Competency to stand trial is an issue of fact. A state court's competency determination, therefore, is entitled to a presumption of correctness on habeas review. Demosthenes v. Baal, 495 U.S. 731, 735 (1990); see also Harris v. Kuhlmann, 346 F.3d 330, 351-52 (2d Cir. 2003). In order to succeed on a habeas claim challenging a state factual determination, a petitioner has the "burden of rebutting the presumption of correctness by clear and convincing evidence." 28 U.S.C. § 2254(e)(i). Petitioner has failed to do so.
In furtherance of this claim, Petitioner cites to the same exhibits which he presented in support of his CPL § 440 motion, including a report from Emergency Services at Erie County Medical Center, several physician's reports from the Erie County Correctional Facility, a medication/psychiatric renewal form, and various drug prescriptions. See Reply at 5-6. These documents, however, do not prove that any head injury Petitioner sustained prior to trial and/or his medications actually impaired his ability to understand the nature of the proceedings and to participate in his defense. Nor has Petitioner cited anything in the trial record to support his claim that he did not understand the nature of the proceedings against him, that he could not consult with counsel, or that he could not assist in his defense. Drope, 420 U.S. at 171. The record gives no indication that Petitioner was irrational, or possessed a demeanor that would have alerted the trial court to a mental health issue. See Drope, 420 U.S. at 180. Since no factors arose during trial that would have called Petitioner's competency into doubt, the trial judge was not presented with any reasonable cause upon which to question Petitioner's competence to participate in the proceedings. See United States v. Nichols, 56 F.3d 403, 414 (2d Cir. 1995) ("The Due Process Clause [does not] require a hearing in every instance; a hearing is required only if the court has 'reasonable cause' to believe that the defendant has a mental defect rendering him incompetent.") (citing Pate, 383 U.S. at 385-86). Additionally, defense counsel never moved for a competency examination or called Petitioner's competency into question. See Pate, 383 U.S. at 379 n.13 ("The conclusive factor [regarding petitioner's competence] is that Robinson's own lawyers, the two men who apparently had the closest contact with the defendant during the proceedings, never suggested he was incompetent to stand trial and never moved to have him examined on incompetency grounds during trial.").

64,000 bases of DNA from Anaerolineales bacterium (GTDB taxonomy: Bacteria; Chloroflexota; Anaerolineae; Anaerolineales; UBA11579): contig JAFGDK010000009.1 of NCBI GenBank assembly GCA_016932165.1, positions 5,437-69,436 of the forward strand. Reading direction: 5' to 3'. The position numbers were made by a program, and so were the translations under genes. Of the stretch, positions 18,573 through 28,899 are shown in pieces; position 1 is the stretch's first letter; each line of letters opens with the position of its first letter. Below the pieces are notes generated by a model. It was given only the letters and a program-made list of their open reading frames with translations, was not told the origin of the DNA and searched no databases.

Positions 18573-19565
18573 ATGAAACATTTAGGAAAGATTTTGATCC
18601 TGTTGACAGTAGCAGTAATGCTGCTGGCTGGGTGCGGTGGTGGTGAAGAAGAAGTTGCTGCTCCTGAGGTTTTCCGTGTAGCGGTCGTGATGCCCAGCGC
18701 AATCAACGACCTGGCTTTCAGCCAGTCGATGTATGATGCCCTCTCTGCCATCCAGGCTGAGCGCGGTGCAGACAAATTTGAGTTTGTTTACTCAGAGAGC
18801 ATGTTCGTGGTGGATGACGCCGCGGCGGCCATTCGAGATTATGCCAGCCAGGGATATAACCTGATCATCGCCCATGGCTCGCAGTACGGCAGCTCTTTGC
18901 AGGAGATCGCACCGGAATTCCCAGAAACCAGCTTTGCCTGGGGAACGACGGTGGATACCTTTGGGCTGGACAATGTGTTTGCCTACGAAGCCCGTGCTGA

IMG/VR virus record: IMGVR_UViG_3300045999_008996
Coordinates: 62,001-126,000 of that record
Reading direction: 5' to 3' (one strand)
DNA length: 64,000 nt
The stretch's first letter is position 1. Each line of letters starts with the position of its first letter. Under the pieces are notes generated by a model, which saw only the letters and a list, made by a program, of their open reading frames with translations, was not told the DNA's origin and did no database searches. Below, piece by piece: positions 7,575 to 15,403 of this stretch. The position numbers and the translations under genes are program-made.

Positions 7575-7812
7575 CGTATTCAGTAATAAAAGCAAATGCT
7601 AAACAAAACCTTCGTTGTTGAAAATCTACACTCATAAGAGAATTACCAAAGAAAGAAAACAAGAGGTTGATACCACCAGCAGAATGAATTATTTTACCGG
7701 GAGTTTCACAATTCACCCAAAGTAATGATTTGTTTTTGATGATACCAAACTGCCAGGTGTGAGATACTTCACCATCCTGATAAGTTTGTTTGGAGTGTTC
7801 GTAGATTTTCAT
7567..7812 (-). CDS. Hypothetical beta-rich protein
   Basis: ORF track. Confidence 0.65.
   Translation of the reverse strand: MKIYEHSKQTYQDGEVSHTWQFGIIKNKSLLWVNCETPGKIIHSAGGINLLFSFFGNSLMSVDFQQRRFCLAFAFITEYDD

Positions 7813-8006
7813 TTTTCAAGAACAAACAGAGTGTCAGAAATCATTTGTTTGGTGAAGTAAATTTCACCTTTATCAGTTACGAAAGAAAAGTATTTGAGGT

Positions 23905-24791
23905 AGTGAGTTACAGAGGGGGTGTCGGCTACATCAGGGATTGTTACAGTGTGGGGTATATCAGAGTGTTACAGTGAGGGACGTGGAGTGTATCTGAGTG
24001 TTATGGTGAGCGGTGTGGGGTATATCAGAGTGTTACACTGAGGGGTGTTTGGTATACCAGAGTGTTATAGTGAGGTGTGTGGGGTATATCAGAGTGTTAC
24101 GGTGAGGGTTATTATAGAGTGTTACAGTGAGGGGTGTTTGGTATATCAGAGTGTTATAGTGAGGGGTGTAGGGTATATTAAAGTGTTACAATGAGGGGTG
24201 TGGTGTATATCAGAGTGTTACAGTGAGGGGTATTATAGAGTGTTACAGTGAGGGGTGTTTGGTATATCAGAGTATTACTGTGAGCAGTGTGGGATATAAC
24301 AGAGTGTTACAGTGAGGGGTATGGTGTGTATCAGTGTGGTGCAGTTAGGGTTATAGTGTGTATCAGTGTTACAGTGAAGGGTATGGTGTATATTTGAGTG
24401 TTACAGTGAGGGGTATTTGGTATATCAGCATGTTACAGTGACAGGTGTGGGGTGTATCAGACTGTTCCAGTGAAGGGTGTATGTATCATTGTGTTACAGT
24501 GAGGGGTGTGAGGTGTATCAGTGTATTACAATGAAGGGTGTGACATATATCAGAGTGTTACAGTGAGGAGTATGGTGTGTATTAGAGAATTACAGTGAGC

Accordingly, this Court cannot find that the state court's adjudication of this claim contravened or unreasonably applied settled Supreme Court law. Petitioner's competency claim provides no basis for habeas relief and is therefore dismissed.
5. Ineffective Assistance of Counsel
Petitioner argues that he received ineffective assistance of counsel based on, inter alia, the following: (1) counsel only interviewed him once and failed to respond to his calls or letters; (2) failed to file an alibi notice; (3) failed to call witnesses; (4) failed to obtain and introduce the utility shut-off records for 19 Hecla Street; (5) failed to request a competency hearing; (6) failed to call an expert witness; and (7) failed to allow Petitioner to testify. See Pet. ¶ 22A; Reply at 1-4. Each of these claims was denied on the merits on direct appeal or in Petitioner's second CPL § 440.10 motion. See Resp't Exs. B, E. As discussed below, this claim is meritless.
To establish that he was deprived of his Sixth Amendment right to the effective assistance of trial counsel, a petitioner must show that (1) his attorney's performance was deficient, and that (2) this deficient performance prejudiced his defense. Strickland, 466 U.S. at 687. Deficiency is measured by an objective standard of reasonableness, and prejudice is demonstrated by a showing of a "reasonable probability" that, but for counsel's unprofessional errors, the result of the trial would have been different. Id. at 694. "A reasonable probability is a probability sufficient to undermine confidence in the outcome of the proceeding." Id. To succeed, a petitioner challenging counsel's representation must overcome a "strong presumption that [his attorney's] conduct falls within the wide range of reasonable professional assistance." Id. at 689. A reviewing court "must judge the reasonableness of counsel's challenged conduct on the facts of the particular case, viewed as of the time of counsel's conduct," id., and may not second-guess defense counsel's strategy. Id. at 690.